Dignity in care
Liz Lloyd, University of Bristol
Michael Calnan, University of Bristol
Ailsa Cameron, University of Bristol
Randall Smith, University of Bristol
Kate White, University of Bristol
Jane Seymour, University of Nottingham
As people live longer it is more likely that they will experience a period of poor health prior to death and will need support and help from families and from health and social care services.
These circumstances challenge older people’s autonomy and sense of dignity. Those who provide help and support play a crucial role in maintaining older people’s sense of dignity.
There is a need to understand more about older people’s perspectives on dignity and how these are affected by changes in their circumstances.
This research combined the disciplinary backgrounds of the research team, which cover gerontology social policy, sociology, primary health care and social work.
Aims and objectives
This project had the following aims:
To gather information from older people about their perceptions of dignity.
To identify the factors that are perceived to support or to undermine a sense of dignity.
To identify the resources available to them to draw on.
To identify how older people in need of ongoing support and care prepare for the future and the last stage of life..
To contribute to the development of gerontological knowledge about dignity.
Our approach was open and exploratory. Through our GP partners we established a group of 40 participants aged 75+ who need help or support from families or from health and care services to enable them to remain living in the community.
Between March 2008 and July 2010 we aimed to meet each participant in person on three occasions (at annual intervals) and by telephone every two months.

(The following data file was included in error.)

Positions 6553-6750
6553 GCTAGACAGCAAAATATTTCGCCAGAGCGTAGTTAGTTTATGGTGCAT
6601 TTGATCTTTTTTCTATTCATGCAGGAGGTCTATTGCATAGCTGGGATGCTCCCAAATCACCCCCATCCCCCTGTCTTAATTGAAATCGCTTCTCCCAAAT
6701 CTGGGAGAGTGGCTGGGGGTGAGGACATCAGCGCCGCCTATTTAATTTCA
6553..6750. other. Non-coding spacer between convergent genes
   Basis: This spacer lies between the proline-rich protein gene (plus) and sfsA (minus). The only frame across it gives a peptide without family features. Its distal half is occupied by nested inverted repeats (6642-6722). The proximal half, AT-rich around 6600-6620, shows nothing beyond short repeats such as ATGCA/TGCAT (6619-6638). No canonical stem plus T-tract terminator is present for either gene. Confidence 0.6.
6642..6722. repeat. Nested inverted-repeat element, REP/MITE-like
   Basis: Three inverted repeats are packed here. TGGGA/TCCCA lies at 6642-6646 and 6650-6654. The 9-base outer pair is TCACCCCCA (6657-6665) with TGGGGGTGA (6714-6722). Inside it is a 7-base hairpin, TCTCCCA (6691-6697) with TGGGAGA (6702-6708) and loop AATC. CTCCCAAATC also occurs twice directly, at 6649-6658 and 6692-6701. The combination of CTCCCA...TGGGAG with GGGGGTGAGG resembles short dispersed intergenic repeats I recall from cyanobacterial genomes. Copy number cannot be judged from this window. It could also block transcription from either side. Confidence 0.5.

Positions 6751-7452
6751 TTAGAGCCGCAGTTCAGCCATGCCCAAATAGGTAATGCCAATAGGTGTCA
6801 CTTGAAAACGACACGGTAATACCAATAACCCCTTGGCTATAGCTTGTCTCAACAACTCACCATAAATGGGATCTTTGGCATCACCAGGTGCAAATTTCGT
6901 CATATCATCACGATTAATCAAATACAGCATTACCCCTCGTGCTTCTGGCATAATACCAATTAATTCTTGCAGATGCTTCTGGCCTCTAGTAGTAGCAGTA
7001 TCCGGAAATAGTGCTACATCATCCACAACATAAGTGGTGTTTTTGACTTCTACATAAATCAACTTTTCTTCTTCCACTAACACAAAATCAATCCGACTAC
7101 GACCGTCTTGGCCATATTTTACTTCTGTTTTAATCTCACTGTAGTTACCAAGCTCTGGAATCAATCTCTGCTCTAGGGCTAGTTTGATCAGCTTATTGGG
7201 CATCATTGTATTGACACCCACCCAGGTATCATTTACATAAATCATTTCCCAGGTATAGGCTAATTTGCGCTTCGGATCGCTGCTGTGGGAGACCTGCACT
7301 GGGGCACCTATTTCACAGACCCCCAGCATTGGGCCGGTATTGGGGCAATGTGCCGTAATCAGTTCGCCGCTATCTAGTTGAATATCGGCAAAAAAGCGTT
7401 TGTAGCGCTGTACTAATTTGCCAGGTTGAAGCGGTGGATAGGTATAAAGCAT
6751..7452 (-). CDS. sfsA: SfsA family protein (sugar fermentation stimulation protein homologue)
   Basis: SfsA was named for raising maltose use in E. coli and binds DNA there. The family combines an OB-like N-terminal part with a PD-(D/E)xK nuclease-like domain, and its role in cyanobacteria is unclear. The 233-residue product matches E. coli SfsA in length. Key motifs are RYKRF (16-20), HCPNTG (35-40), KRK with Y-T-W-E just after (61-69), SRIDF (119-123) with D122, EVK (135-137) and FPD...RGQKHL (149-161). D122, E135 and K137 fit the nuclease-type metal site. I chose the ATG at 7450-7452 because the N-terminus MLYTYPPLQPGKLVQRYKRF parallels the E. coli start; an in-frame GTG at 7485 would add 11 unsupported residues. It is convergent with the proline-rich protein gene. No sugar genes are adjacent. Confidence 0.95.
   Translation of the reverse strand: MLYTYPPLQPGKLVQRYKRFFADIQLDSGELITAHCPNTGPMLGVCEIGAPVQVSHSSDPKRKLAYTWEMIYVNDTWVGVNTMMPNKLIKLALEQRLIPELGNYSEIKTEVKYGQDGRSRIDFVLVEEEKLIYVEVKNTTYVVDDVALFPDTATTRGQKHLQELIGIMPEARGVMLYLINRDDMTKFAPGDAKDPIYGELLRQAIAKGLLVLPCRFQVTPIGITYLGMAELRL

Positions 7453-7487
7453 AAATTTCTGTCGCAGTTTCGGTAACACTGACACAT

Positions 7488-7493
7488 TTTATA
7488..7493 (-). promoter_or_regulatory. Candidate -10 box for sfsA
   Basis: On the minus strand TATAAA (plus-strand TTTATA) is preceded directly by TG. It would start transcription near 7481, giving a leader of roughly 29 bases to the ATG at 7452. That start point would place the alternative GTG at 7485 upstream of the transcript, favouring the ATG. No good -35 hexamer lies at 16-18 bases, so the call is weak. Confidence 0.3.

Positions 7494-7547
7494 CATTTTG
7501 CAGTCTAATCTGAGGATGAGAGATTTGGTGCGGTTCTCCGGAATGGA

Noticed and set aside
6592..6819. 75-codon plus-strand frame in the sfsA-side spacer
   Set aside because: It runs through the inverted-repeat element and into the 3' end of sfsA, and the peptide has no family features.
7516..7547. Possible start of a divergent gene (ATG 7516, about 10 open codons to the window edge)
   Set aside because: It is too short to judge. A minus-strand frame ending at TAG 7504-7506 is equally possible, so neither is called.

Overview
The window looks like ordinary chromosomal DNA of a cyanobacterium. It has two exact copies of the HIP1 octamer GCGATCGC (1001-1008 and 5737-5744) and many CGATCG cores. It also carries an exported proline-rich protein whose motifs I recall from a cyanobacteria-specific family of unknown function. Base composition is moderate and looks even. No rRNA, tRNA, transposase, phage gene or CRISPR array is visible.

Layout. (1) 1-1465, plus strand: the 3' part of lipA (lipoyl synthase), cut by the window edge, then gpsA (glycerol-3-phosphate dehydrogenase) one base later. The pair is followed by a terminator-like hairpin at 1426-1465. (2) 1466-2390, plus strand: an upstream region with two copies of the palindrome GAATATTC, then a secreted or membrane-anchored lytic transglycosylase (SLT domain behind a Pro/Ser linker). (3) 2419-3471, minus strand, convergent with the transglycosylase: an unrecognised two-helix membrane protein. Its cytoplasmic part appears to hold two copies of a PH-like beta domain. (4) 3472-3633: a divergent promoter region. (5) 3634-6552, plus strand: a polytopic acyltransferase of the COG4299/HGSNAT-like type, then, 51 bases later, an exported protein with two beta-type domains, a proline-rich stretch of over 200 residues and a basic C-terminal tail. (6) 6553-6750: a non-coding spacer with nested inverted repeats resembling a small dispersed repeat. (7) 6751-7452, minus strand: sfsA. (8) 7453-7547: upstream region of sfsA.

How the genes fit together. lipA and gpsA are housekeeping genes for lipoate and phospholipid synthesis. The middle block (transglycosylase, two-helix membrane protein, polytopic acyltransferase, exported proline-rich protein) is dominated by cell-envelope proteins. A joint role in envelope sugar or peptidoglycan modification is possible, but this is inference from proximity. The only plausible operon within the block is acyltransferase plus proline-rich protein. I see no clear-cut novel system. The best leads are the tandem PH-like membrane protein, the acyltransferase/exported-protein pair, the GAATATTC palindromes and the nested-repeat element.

This extended period of contact enabled us to see more clearly how people’s views on dignity are affected by their changing circumstances. It also enabled the participants to get to know and trust the researchers so that they were able to share how they feel when they are being given help.
All participants were invited to nominate a trusted friend or relative to act as their supporter throughout the study. The contribution of supporters was important in providing reassurance to participants and facilitating data-gathering.
Areas that we explored with our research participants:
Their everyday lives and routines, the kinds of things they enjoy doing and how changes in their health have affected their everyday lives.
The kind of help and support they receive. What arrangements have been made to provide them with help? Who was involved in making these arrangements and how were decisions made about the kind of help needed? How do they feel about this?
How they see the future, what plans they have made. For example, are they thinking about making changes, to their living arrangements? Have they thought about decisions concerning future medical treatment?
Analysis of data